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E-mail revives art of letter writing
If technological advances in communications are going to mean anything, we have to use the tools that are the result of those advances.
A case in point is e-mail. You can debate whether the art of letter writing has faded because of our use of the telephone, the pace of modern life, or a combination of these and other factors over during 20th century. But as we approach the 21st century, I believe that art has been revived by the introduction of e-mail.
(That these messages usually end up in the electronic dustbin is a concern. Unless we all print or save-to-file our messages, historians will lose a valuable - relatively speaking - piece of the archive of daily life.)
Personal experience is the test: monthly - sometimes weekly - I have e-mail exchanges with friends to whom I have not sent (or received) a written letter or note in, yes, decades. And daily I post dozens of messages to make contacts, confirm appointments, and pass along information within the University, much of which was done previously with the telephone.
Personal communication aside, there is great value to an e-mail tool known as LISTSERV®. Through the email list, you can subscribe to e-mail lists in which you share information about common interests with others. Posting a message to the list means that everyone on the subscription list can read your message. Thoughts, opinions, suggestions and other comments are shared by all. A subscriber has the option of responding to the entire list or only to the sender of a particular message.
UConn has many email lists for a variety of topics. A useful and active list, launched near the end of the spring semester, is UCFORUM-L. It "was established to facilitate discussion of significant issues facing the University community. It is open to all faculty, staff, administrators, and students at the University of Connecticut. It is an unmoderated list, which means the list owners neither initiate, control, nor censor the discussion" (quoted from the UCFORUM-L policies and guidelines).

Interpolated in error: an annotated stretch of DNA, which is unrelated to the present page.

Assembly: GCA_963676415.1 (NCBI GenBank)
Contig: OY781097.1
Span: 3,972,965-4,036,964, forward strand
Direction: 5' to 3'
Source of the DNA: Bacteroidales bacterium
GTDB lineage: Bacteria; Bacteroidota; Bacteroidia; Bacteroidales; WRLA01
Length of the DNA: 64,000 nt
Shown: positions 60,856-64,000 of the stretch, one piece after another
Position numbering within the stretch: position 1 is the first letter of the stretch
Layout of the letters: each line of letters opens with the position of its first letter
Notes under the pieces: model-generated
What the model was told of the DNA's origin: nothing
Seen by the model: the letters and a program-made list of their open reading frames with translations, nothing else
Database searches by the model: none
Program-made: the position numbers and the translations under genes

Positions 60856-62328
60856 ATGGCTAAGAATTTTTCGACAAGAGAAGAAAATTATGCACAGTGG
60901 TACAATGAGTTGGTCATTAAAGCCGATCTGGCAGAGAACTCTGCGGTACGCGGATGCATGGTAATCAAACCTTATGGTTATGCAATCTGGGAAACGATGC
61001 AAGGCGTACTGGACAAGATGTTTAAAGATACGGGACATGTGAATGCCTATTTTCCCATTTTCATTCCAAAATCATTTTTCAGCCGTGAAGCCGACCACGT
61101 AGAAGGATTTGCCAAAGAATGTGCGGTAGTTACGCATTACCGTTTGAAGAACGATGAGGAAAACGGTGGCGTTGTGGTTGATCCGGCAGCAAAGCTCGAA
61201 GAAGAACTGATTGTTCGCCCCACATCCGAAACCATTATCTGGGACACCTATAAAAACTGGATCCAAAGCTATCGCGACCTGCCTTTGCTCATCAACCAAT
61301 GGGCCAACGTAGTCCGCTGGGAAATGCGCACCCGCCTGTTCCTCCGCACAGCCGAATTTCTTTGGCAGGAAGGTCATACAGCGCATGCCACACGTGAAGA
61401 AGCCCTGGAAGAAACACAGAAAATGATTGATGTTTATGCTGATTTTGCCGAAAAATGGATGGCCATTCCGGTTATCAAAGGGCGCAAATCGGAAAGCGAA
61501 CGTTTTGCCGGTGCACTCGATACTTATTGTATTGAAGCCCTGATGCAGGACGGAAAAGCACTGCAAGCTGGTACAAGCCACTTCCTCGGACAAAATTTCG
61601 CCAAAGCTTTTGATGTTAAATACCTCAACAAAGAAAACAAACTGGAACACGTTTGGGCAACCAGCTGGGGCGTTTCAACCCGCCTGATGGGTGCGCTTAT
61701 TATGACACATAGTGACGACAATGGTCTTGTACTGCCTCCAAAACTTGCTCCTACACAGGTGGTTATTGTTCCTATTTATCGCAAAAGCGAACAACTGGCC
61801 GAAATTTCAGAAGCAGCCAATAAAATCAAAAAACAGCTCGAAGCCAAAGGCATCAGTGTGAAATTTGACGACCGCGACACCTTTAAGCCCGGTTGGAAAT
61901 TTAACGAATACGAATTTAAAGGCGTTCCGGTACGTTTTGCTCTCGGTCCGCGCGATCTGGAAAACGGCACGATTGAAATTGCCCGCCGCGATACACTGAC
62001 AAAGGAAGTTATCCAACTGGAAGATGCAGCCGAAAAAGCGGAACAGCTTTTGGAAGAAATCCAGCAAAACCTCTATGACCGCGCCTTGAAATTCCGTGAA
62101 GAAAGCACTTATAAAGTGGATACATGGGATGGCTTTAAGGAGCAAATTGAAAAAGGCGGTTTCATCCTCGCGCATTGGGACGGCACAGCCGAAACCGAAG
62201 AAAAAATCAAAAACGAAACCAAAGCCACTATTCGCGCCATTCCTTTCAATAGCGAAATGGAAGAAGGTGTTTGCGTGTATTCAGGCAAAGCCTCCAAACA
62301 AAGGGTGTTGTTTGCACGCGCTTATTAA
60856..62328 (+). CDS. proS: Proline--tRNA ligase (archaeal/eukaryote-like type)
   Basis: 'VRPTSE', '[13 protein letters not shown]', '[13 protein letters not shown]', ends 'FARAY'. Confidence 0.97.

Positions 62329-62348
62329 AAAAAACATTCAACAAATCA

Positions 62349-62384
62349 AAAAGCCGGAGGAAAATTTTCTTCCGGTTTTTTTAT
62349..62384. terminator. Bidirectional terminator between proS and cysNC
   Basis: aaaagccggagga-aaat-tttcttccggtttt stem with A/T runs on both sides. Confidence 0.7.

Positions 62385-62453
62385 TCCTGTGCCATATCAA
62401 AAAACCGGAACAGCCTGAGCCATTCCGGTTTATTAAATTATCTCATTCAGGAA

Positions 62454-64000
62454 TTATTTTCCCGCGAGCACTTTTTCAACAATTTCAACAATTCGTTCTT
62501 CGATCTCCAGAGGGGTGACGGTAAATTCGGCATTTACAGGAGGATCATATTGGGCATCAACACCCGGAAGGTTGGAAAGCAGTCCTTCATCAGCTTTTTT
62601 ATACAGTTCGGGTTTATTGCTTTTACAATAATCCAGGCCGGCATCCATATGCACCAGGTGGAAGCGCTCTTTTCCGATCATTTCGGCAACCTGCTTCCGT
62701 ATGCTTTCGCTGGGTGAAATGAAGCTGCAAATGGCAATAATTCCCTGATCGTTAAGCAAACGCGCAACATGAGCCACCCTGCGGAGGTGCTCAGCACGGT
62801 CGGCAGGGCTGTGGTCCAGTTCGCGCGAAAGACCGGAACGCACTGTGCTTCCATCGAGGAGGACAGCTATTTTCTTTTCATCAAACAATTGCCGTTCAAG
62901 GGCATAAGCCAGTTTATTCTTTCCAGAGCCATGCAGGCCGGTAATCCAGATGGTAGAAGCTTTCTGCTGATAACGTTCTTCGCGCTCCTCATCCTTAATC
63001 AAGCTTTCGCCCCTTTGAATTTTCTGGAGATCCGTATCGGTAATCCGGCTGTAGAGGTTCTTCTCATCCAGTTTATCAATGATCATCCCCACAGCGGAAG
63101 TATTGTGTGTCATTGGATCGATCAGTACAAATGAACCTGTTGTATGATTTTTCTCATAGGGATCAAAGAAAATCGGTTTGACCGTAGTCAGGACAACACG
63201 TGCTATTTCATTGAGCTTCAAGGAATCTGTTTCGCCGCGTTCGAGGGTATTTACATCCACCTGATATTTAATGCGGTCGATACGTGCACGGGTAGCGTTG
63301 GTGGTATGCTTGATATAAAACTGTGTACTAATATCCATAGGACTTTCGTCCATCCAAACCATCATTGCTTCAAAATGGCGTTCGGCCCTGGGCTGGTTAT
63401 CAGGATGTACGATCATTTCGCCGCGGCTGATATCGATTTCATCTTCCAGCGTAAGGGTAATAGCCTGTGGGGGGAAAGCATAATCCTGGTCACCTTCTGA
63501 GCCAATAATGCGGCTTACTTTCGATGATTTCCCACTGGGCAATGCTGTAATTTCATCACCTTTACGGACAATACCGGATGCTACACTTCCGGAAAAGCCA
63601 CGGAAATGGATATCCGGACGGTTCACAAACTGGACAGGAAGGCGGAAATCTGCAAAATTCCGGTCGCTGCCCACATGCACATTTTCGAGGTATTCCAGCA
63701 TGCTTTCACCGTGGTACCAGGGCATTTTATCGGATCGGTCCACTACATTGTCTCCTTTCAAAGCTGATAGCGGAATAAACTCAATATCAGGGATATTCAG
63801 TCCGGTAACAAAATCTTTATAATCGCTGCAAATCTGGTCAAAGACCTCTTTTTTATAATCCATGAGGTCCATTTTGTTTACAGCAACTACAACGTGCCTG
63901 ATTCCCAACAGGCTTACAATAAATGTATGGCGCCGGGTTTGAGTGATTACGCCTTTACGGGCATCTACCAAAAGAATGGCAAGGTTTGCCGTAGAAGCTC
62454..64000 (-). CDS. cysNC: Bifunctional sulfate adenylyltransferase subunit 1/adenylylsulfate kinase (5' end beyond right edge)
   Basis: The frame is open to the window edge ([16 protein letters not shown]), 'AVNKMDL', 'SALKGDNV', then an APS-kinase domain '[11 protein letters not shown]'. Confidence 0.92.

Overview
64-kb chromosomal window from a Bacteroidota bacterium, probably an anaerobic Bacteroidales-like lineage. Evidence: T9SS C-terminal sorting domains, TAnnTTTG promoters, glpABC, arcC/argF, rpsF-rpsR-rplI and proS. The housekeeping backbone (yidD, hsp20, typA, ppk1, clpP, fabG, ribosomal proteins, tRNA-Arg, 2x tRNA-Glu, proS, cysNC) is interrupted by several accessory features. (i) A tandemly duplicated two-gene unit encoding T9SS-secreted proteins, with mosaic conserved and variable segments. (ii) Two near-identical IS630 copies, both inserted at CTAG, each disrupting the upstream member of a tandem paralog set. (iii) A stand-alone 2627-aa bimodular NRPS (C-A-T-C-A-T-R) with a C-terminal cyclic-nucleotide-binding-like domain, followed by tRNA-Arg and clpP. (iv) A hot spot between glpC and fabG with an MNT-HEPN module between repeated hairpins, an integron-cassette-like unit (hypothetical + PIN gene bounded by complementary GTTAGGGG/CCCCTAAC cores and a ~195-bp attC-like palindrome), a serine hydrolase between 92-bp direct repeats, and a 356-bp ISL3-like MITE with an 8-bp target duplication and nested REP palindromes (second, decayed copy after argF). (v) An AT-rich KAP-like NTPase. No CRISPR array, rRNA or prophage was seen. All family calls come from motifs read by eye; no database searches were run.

The list is open to anyone in the uconn.edu domain - faculty, staff, administrators, graduate and undergraduate students. More than 380 people now subscribe to this list, carrying on discussions about UConn's ranking in U.S. News & World Report, the status of campus recycling, various matters regarding graduate assistants, new parking regulations, and UConn's evolution as a community.
In the discussion about the last item came the suggestion that resulted in the Husky Haulers - faculty and staff volunteering to help incoming freshmen move into their dorms. In less than 24 hours, it went from being a suggestion to being a coordinated plan for what is surely now an annual undertaking. Subsequent discussion on the list has included recommendations for improvements.
To be included in the list, send an e-mail message and type the following in the TO: field
Leave the subject field blank. In the message box, type the following (an underline denotes a space between words):
and substitute your first and last name for the words "your name".
An easy way to subscribe - and to learn much more about email lists - is to go to UConn's listserve homepage which includes a form for subscribing.